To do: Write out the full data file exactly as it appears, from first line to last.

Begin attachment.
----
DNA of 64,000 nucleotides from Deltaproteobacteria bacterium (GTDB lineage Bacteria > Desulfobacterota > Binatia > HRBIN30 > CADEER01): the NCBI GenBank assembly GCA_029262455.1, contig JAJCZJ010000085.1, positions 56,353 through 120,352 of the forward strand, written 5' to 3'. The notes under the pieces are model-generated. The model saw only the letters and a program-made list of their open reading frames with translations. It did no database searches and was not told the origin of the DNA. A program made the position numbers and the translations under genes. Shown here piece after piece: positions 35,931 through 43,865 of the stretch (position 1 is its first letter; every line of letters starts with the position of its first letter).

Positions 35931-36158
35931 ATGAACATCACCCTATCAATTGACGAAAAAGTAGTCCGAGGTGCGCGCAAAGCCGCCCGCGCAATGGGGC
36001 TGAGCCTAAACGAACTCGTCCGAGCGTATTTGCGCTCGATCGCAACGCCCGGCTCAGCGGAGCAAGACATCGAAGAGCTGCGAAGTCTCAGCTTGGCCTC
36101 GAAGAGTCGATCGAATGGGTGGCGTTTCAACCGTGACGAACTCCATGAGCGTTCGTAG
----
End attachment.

DNA of 64,000 nucleotides from Deltaproteobacteria bacterium (GTDB lineage Bacteria > Desulfobacterota > Binatia > HRBIN30 > CADEER01): the NCBI GenBank assembly GCA_029262455.1, contig JAJCZJ010000085.1, positions 56,353 through 120,352 of the forward strand, written 5' to 3'. The notes under the pieces are model-generated. The model saw only the letters and a program-made list of their open reading frames with translations. It did no database searches and was not told the origin of the DNA. A program made the position numbers and the translations under genes. Shown here piece after piece: positions 35,931 through 43,865 of the stretch (position 1 is its first letter; every line of letters starts with the position of its first letter).

Positions 35931-36158
35931 ATGAACATCACCCTATCAATTGACGAAAAAGTAGTCCGAGGTGCGCGCAAAGCCGCCCGCGCAATGGGGC
36001 TGAGCCTAAACGAACTCGTCCGAGCGTATTTGCGCTCGATCGCAACGCCCGGCTCAGCGGAGCAAGACATCGAAGAGCTGCGAAGTCTCAGCTTGGCCTC
36101 GAAGAGTCGATCGAATGGGTGGCGTTTCAACCGTGACGAACTCCATGAGCGTTCGTAG